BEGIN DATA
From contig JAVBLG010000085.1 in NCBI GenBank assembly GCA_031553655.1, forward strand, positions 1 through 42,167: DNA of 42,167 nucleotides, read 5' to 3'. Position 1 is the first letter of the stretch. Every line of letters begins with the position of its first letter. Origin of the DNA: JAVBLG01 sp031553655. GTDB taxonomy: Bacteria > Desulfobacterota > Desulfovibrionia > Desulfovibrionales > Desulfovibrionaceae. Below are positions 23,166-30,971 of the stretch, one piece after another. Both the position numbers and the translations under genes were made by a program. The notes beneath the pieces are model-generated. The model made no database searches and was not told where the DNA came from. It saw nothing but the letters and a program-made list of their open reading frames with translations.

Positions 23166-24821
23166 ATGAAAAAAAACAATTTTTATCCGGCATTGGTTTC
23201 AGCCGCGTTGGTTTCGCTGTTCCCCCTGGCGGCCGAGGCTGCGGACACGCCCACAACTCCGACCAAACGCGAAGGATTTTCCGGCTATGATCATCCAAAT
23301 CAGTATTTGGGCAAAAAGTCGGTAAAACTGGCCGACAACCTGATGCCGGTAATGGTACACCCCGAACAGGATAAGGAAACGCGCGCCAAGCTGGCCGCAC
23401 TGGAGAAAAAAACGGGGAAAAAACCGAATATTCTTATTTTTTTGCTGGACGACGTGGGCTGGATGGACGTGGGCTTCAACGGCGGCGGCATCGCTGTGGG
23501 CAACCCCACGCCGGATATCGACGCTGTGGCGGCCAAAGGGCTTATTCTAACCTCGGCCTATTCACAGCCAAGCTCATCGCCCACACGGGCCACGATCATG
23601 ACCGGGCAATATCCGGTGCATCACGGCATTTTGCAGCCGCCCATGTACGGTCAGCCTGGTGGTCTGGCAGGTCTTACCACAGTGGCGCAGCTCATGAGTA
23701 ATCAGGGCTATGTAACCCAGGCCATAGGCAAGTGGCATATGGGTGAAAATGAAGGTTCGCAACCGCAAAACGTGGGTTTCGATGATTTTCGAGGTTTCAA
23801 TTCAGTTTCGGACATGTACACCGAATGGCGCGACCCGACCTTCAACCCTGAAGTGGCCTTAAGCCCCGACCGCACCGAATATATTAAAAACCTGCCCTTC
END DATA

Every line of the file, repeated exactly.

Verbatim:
From contig JAVBLG010000085.1 in NCBI GenBank assembly GCA_031553655.1, forward strand, positions 1 through 42,167: DNA of 42,167 nucleotides, read 5' to 3'. Position 1 is the first letter of the stretch. Every line of letters begins with the position of its first letter. Origin of the DNA: JAVBLG01 sp031553655. GTDB taxonomy: Bacteria > Desulfobacterota > Desulfovibrionia > Desulfovibrionales > Desulfovibrionaceae. Below are positions 23,166-30,971 of the stretch, one piece after another. Both the position numbers and the translations under genes were made by a program. The notes beneath the pieces are model-generated. The model made no database searches and was not told where the DNA came from. It saw nothing but the letters and a program-made list of their open reading frames with translations.

Positions 23166-24821
23166 ATGAAAAAAAACAATTTTTATCCGGCATTGGTTTC
23201 AGCCGCGTTGGTTTCGCTGTTCCCCCTGGCGGCCGAGGCTGCGGACACGCCCACAACTCCGACCAAACGCGAAGGATTTTCCGGCTATGATCATCCAAAT
23301 CAGTATTTGGGCAAAAAGTCGGTAAAACTGGCCGACAACCTGATGCCGGTAATGGTACACCCCGAACAGGATAAGGAAACGCGCGCCAAGCTGGCCGCAC
23401 TGGAGAAAAAAACGGGGAAAAAACCGAATATTCTTATTTTTTTGCTGGACGACGTGGGCTGGATGGACGTGGGCTTCAACGGCGGCGGCATCGCTGTGGG
23501 CAACCCCACGCCGGATATCGACGCTGTGGCGGCCAAAGGGCTTATTCTAACCTCGGCCTATTCACAGCCAAGCTCATCGCCCACACGGGCCACGATCATG
23601 ACCGGGCAATATCCGGTGCATCACGGCATTTTGCAGCCGCCCATGTACGGTCAGCCTGGTGGTCTGGCAGGTCTTACCACAGTGGCGCAGCTCATGAGTA
23701 ATCAGGGCTATGTAACCCAGGCCATAGGCAAGTGGCATATGGGTGAAAATGAAGGTTCGCAACCGCAAAACGTGGGTTTCGATGATTTTCGAGGTTTCAA
23801 TTCAGTTTCGGACATGTACACCGAATGGCGCGACCCGACCTTCAACCCTGAAGTGGCCTTAAGCCCCGACCGCACCGAATATATTAAAAACCTGCCCTTC